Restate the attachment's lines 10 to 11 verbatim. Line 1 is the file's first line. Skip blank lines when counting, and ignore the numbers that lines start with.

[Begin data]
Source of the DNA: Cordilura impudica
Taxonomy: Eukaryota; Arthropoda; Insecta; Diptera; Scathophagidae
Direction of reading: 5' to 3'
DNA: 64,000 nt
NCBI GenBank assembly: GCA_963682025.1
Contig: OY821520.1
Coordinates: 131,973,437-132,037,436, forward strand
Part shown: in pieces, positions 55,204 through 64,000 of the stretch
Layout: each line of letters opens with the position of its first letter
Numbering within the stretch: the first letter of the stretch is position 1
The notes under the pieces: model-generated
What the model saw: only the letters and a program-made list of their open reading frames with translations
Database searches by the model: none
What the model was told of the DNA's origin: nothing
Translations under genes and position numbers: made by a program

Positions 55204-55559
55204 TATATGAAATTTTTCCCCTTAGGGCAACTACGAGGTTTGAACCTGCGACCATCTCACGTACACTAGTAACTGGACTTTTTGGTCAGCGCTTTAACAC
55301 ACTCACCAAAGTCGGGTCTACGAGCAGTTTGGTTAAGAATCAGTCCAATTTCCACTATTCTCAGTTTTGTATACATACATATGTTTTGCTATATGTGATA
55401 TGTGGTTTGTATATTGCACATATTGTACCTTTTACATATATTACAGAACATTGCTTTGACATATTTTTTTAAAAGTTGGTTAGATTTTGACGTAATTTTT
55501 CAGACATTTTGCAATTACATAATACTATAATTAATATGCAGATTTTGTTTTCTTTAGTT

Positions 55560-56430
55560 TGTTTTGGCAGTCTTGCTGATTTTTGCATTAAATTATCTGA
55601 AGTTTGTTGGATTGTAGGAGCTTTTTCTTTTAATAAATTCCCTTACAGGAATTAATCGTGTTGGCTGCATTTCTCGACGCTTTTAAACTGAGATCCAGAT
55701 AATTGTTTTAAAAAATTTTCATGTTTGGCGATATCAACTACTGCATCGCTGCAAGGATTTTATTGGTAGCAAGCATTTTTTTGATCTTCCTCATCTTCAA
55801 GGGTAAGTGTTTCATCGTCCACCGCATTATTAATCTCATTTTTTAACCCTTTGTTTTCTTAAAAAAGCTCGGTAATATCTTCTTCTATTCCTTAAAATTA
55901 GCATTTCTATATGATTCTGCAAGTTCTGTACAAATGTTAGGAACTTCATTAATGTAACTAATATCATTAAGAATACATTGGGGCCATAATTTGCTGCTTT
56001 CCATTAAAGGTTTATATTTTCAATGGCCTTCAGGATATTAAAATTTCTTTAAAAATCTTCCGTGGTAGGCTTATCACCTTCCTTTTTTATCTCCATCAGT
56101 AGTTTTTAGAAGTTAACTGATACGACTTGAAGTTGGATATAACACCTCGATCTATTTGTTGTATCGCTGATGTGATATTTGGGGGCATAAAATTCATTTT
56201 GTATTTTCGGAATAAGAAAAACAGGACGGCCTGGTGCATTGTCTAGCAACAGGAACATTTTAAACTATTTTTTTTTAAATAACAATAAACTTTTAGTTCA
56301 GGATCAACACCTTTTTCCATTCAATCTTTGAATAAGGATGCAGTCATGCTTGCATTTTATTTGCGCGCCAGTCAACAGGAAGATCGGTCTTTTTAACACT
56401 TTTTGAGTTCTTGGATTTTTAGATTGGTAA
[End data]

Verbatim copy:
Numbering within the stretch: the first letter of the stretch is position 1
The notes under the pieces: model-generated